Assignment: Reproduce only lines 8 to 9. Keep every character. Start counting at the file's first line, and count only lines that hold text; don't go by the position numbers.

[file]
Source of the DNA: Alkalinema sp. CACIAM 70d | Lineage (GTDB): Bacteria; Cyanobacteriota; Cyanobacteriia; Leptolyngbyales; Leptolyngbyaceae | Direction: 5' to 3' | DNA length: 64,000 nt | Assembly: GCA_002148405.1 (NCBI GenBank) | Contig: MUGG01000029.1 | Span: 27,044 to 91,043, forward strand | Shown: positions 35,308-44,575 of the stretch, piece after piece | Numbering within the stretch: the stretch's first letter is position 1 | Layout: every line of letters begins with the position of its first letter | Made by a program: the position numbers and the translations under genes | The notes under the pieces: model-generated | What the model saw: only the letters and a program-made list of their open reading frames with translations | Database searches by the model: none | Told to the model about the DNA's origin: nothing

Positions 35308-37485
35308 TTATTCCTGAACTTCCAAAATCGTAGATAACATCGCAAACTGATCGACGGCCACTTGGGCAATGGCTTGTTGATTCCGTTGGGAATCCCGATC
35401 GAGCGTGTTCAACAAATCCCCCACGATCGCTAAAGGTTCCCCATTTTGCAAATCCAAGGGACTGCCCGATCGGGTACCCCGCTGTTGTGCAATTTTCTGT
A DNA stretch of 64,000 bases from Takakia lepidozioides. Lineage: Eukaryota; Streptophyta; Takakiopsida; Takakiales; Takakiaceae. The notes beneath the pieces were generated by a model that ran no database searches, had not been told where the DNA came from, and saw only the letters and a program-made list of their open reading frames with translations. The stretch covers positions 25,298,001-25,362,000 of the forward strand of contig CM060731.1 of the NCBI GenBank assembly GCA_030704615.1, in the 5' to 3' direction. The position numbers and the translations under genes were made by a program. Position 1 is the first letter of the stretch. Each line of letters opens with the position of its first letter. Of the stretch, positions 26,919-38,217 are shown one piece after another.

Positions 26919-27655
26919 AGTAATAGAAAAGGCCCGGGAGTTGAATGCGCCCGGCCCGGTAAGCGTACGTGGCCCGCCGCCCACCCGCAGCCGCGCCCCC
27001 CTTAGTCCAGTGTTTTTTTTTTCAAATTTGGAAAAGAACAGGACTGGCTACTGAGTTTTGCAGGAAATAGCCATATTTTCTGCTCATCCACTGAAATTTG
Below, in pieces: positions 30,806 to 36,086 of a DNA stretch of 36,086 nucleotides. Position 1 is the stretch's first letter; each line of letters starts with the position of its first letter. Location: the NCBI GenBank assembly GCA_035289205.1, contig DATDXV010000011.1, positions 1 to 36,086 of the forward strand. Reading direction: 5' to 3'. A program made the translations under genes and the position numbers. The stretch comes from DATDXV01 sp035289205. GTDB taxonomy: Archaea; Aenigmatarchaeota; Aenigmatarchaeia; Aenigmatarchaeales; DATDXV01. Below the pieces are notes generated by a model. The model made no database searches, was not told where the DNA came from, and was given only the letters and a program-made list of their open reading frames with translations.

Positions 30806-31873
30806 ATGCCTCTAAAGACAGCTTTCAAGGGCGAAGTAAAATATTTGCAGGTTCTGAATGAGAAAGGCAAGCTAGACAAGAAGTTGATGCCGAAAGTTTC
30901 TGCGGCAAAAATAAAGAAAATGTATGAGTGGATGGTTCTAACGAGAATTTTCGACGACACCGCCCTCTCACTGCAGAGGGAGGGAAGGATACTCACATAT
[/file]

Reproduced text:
27001 CTTAGTCCAGTGTTTTTTTTTTCAAATTTGGAAAAGAACAGGACTGGCTACTGAGTTTTGCAGGAAATAGCCATATTTTCTGCTCATCCACTGAAATTTG
Below, in pieces: positions 30,806 to 36,086 of a DNA stretch of 36,086 nucleotides. Position 1 is the stretch's first letter; each line of letters starts with the position of its first letter. Location: the NCBI GenBank assembly GCA_035289205.1, contig DATDXV010000011.1, positions 1 to 36,086 of the forward strand. Reading direction: 5' to 3'. A program made the translations under genes and the position numbers. The stretch comes from DATDXV01 sp035289205. GTDB taxonomy: Archaea; Aenigmatarchaeota; Aenigmatarchaeia; Aenigmatarchaeales; DATDXV01. Below the pieces are notes generated by a model. The model made no database searches, was not told where the DNA came from, and was given only the letters and a program-made list of their open reading frames with translations.